Nevertheless, how closely the reader is able to FEEL with Yusuf throughout the story and to grow with him - to learn confidence not only in self yet also in God and in the interpretations given to him through God, dreams and many other ways. Thus, even for the reader, trust and confidence in both self AND God grows even through the retelling - like transmission of the unexplainable powers built solidly on faith through experience which in this case seem to be coming from JOSEPH's actual experience with the Divine to this student's weekend study!

"Sophisticated" analysts of literature tend to throw out the real possibility that the Tsunamic (personal or/and world-shaking) dreams as well as the gentler, healing ones could come from an actual God who is all in All. Yet reading the Yusef story over and over throughout a significant period of time - and with prayer - helps shake that kind of doubting.

Here in Joseph's prayer of gratitude is a perfect model for our own similar prayers and a reminder from where such beneficial power and knowledge comes - this is a fitting ending to my personal reflection of the Yusef story in the Quran.

"Lord, You have given me authority and taught me to interpret dreams. Creator of the heavens and the earth, my Guardian of the heavens and the earth, my Guardian in this world and in the world to come! Allow me to die in submission, and admit me among the righteous."

There is a visceral knowing - this is God for Good a deeper recognition that He needs people for specific purposes such as telling of revelations in new, fresh and alive ways keeping with the many innovative "languages" and modes of expression in our time. He needed poets, story-tellers, scribes and musicians then and He still needs such proclaimers now - and perhaps He will forever. All around the globe.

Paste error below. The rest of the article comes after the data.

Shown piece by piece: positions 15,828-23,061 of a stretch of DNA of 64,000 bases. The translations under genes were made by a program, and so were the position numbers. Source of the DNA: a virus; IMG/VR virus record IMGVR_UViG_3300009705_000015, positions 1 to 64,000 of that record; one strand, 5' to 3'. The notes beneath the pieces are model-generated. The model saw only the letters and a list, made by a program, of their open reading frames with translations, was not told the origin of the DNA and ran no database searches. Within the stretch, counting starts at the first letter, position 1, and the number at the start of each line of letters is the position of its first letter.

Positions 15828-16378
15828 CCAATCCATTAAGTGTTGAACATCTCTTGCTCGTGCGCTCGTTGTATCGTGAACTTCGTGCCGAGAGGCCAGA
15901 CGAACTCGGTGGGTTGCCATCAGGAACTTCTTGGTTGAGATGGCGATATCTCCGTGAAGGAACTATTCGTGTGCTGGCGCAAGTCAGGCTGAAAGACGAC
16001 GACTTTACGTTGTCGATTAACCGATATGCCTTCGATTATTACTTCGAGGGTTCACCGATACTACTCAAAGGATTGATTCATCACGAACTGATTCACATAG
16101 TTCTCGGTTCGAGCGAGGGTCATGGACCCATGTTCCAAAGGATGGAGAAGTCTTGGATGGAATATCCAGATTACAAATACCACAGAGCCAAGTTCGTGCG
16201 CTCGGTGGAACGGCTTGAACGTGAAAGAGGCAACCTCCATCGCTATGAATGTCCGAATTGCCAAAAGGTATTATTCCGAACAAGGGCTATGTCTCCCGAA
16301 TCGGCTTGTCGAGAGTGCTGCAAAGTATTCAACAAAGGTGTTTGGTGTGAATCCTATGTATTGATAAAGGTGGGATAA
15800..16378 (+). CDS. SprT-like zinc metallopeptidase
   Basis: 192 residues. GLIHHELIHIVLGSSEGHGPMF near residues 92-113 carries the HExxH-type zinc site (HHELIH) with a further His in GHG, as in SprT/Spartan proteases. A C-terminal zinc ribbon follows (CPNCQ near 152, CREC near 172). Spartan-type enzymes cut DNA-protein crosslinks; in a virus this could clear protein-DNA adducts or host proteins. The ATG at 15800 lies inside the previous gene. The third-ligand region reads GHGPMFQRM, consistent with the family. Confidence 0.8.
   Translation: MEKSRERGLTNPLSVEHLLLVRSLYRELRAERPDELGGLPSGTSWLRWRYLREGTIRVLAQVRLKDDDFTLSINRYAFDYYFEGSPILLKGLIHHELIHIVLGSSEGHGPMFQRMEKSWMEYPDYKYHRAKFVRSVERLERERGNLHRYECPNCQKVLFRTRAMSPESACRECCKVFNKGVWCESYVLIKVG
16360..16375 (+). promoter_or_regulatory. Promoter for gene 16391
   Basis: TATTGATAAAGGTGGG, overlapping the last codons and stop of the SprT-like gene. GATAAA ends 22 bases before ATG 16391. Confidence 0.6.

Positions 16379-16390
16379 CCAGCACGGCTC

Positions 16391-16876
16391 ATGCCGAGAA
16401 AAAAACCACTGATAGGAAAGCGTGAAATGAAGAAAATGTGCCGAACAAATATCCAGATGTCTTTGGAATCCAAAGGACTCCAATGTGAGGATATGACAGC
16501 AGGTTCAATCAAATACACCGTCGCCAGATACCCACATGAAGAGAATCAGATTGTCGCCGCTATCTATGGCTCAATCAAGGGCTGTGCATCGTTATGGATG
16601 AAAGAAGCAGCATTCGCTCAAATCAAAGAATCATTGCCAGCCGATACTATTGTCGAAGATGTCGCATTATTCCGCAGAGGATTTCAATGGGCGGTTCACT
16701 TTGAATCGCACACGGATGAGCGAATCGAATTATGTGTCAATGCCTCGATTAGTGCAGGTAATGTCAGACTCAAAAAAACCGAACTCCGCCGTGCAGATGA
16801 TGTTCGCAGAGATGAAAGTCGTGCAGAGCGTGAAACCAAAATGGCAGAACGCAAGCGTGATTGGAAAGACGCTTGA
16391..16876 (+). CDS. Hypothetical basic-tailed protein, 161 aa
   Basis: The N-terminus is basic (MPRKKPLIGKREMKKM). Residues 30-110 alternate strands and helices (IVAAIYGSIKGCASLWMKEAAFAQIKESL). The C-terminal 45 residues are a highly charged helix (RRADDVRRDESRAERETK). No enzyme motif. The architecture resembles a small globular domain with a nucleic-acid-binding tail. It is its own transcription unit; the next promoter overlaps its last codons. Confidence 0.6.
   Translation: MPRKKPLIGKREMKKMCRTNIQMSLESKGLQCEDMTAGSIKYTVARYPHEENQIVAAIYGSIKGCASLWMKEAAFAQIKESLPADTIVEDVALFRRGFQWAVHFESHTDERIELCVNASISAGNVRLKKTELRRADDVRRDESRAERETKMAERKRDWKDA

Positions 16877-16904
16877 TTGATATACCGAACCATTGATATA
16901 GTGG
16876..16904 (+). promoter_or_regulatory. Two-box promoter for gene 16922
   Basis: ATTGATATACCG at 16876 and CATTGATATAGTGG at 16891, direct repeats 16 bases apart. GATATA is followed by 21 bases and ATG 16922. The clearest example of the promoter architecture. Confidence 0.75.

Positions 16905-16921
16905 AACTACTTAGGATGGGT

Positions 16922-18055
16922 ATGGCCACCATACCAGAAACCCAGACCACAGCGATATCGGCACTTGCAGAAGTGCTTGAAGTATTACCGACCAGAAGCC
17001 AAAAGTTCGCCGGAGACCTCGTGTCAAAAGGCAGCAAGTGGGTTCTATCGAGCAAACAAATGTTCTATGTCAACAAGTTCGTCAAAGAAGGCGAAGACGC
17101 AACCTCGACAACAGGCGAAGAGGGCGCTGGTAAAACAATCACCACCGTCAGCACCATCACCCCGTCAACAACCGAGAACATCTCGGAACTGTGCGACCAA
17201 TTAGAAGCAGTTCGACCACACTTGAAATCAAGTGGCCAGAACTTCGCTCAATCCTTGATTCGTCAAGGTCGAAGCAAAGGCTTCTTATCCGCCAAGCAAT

Connie L. Nash said...

Corrections and disagreements are welcome if tasteful as I am such a beginner in these studies.

Connie L. Nash said...

Please see the next blogposts as well since they are a kind of "re-framing" of Khurram Ali Shafique Sahib's work and I am willing to correct or delete if these are not fitting to any regular student or teacher here. :)

Akhtar Wasim Dar said...

This is extremely powerful and thoughtful reflections from a beautiful mind and a generous soul. Highly intelligent analysis on spiritual classifications. On dreams I have personal experiences, one such which I also narrated to a friend back in 1989 and that was also published in his Book about FUTURE, where a dream I repeated had in span of two years which was becoming a burden as it was about a dear one. Eventually things happened exactly the way I saw in dream.

Connie, the way you have read and then tried to state in your very expressive way has reminded me to have another and deeper look into the story of YUSUF, the most evocative and beautiful one from Quran.

Connie L. Nash said...

Akhtar Sahib,

This study of Yusuf energised me spiritually in a way most surprising to me. I plan to keep returning to chapter 12 of the Quran and to compare to other stories on Yusuf (Joseph).

Perhaps the next bit of work I want to do is to reflect on his experience in prison and what he and his life might have to say to us today about that.

If you know any references to prison which you find to be appropos to our time - in the Quran - you or any reader here? Do let me know.

Your encouraging words are among the top 10 reasons I want to keep writing a posting! Thank You for reading these posts and letting me know you do.